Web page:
"Philosophy is a way of thinking about the world, the universe, and society. It works by asking very basic questions about the nature of human thought, the nature of the universe, and the connections between them."
It's a simple definition, yet considering those elements then 'philosophy' has a lot on its plate. Human thought, society, the world, the universe, that's quite an area to cover let alone trying to explain to the satisfaction of many or even one person. If you're someone who participates or has participated in online philosophy forums such as I did some years ago then you know that attempting to explain aspects of that area can be interesting. It can also lead some participants to situations such as the following recently described by a poster in a currently active philosophy forum:
"What can I say? I'm addicted to the philosophy forum. I spend most of my day obsessively on the philosophy forum. What have I gained from this time? Not much. I create many discussions that I don't even get involved in. I bombard this forum with discussions and it probably annoys some people. I don't even read what people write most of the time, I just skim through their posts. Most of the time, I don't even understand what people say. Some people have said that I should try to improve my concentration, but improving my concentration and reading comprehension has proven to be very difficult for me, almost impossible. So I really don't see me getting much out of this forum.
I'm precisely addicted to that number on top of the tab, telling me that someone has responded to what I've said. It's like a slot machine, I never know what I'm going to get. I suppose it also boosts my self-esteem when someone responds to what I have written."
What can be said about such an admission? Well, the person doesn't have an exclusive patent on the sentiment because I've seen it in varying degrees in others and with myself when I started participating in online forums back in 2000. The difference with me - and perhaps an 'old school' difference at that - is that I didn't create discussions just for the heck of it and not get involved. I read through the posts and understood what was being said unless it contained technical terms which I was not aware of and I don't remember having to particularly improve my concentration and reading comprehension (though I certainly consider improvement an ongoing element at any level). In any discussion it's best to know the elements of it as fully as possible and especially the terms employed in their explanation. Those of you who have had experience with online forums probably already know about encountering the white-water rapids of semantics in exchanges and sorting through that can often take more time than the topic at hand.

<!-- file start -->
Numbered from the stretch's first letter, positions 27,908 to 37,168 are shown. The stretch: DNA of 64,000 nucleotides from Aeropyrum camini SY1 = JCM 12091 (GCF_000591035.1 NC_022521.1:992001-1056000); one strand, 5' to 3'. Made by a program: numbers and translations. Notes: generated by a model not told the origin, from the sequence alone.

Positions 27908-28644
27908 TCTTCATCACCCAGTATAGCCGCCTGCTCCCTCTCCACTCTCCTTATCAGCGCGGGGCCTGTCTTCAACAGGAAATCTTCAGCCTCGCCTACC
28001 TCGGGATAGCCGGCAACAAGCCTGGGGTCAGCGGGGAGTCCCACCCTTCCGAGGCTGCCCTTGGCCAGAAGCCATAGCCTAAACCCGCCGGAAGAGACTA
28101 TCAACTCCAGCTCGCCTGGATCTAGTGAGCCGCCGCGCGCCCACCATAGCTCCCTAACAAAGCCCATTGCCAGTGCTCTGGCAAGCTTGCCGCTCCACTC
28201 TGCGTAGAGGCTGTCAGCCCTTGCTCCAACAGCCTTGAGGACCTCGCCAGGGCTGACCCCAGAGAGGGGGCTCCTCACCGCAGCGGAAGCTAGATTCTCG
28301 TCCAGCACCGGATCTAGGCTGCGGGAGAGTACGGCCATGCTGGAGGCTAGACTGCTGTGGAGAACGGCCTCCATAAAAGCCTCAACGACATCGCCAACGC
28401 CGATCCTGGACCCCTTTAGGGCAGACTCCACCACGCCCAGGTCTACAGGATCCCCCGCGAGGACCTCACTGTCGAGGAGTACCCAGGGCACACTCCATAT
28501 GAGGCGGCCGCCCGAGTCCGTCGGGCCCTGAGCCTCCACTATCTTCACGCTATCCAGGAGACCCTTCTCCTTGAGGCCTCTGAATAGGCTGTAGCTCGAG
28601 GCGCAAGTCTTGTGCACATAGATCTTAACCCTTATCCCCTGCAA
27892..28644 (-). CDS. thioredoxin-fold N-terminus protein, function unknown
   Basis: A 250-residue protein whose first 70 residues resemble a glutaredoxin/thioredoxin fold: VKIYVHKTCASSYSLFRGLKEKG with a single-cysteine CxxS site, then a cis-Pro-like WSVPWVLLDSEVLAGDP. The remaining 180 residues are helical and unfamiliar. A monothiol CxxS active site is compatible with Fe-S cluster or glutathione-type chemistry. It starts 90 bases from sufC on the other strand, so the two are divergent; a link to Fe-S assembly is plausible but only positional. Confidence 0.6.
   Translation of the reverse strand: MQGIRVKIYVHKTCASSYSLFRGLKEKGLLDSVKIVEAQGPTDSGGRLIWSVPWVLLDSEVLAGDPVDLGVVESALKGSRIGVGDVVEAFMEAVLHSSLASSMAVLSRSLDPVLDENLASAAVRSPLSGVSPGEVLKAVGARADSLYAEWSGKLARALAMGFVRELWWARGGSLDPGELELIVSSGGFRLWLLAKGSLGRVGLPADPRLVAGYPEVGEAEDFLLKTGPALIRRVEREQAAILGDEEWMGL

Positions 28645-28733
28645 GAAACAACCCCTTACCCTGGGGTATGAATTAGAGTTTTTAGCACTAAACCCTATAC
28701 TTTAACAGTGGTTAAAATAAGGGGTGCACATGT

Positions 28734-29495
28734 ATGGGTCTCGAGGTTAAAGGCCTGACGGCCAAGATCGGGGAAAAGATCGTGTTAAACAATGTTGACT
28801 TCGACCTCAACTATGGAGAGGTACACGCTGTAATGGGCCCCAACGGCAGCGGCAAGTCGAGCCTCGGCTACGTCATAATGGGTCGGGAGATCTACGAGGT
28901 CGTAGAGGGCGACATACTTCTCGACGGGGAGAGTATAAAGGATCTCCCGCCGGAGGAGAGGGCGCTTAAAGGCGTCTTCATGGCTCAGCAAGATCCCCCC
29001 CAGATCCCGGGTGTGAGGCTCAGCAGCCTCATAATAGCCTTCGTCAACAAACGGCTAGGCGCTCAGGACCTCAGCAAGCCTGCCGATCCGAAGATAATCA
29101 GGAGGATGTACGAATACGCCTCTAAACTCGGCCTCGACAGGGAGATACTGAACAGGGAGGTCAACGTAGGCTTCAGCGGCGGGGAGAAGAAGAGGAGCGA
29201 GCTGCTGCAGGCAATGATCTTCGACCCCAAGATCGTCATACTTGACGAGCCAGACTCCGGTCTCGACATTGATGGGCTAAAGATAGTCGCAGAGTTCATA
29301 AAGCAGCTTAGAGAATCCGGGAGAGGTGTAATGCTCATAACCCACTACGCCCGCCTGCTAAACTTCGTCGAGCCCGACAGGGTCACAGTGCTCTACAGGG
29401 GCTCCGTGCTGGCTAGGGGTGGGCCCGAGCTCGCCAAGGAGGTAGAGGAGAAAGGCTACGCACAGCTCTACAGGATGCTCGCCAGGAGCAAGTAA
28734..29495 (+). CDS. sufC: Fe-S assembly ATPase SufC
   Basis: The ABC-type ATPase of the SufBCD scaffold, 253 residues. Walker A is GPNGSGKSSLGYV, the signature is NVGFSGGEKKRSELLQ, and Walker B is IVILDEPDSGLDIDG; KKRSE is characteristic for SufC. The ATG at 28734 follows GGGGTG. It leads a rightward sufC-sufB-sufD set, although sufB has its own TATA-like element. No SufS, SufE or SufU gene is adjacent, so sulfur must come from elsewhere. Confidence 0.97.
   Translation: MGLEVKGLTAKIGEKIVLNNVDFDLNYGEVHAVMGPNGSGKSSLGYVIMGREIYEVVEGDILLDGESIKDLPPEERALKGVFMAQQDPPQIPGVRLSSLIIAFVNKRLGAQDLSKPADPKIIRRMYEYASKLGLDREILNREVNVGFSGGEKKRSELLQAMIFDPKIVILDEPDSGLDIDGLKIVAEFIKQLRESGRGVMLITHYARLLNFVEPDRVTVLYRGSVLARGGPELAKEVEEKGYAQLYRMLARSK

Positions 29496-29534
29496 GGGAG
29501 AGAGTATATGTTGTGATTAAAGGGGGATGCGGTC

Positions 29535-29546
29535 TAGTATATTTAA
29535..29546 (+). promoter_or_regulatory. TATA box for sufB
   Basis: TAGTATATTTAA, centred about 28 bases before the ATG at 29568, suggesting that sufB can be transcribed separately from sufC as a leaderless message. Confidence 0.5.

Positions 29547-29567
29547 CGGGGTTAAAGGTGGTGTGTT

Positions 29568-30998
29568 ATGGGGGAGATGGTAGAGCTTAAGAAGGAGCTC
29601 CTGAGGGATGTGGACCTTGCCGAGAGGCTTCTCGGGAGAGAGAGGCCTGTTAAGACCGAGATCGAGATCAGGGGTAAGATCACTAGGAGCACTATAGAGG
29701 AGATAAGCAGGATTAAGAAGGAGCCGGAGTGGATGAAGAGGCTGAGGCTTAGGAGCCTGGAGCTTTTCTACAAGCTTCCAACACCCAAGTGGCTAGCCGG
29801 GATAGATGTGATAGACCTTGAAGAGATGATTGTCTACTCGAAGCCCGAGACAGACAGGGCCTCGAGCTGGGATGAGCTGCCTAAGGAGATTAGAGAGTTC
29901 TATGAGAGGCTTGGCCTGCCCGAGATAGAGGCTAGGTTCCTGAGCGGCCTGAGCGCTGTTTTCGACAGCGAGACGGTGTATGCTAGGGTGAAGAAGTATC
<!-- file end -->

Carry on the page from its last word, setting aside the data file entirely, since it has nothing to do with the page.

The second paragraph of the poster's quote can be said to be emblematic not only of an online forum but of the web in general. Whatever you see on the web boosts the self-esteem of someone in one way or another. At a basic level the participant feels he or she is doing something. On other levels, that 'something' can become complicated, i.e., the esteem of a hacker is not shared by those who were hacked.
With that and others aspects in mind then I would have to echo the sentiment in the forum introduction post: Why a philosophy forum?
The idea of adding a philosophy forum stems from when I participated in what is now regarded as the original forum for philosophy, 'philosophyforums.com' (PF), which was designed and administered by Paul Knierim. I joined PF on July 1, 2002, two and half months or so after it started and what I liked about the forum was that the members would be substantial which whichever topic was being discussed and write a few paragraphs if necessary in a post to explain their views. For me it was nice to see that and more substantial than other forums I had seen and especially "chat" rooms which at that time were still around but the writing was already on the wall as to their demise.
PF may have been preceded by other philosophy-oriented websites but Knierim's version eventually got the most members to where 50,000 people registered. I left way before it got to that number, whether it was from burnout or simply just moving on is irrelevant at this point in time and doesn't take away from the interest in it back then. The forum lasted for more than a decade then it was sold to others. From what I've gathered here and there online the new owners seemed to have a Keystone Kops attitude to it all and ultimately PF went offline.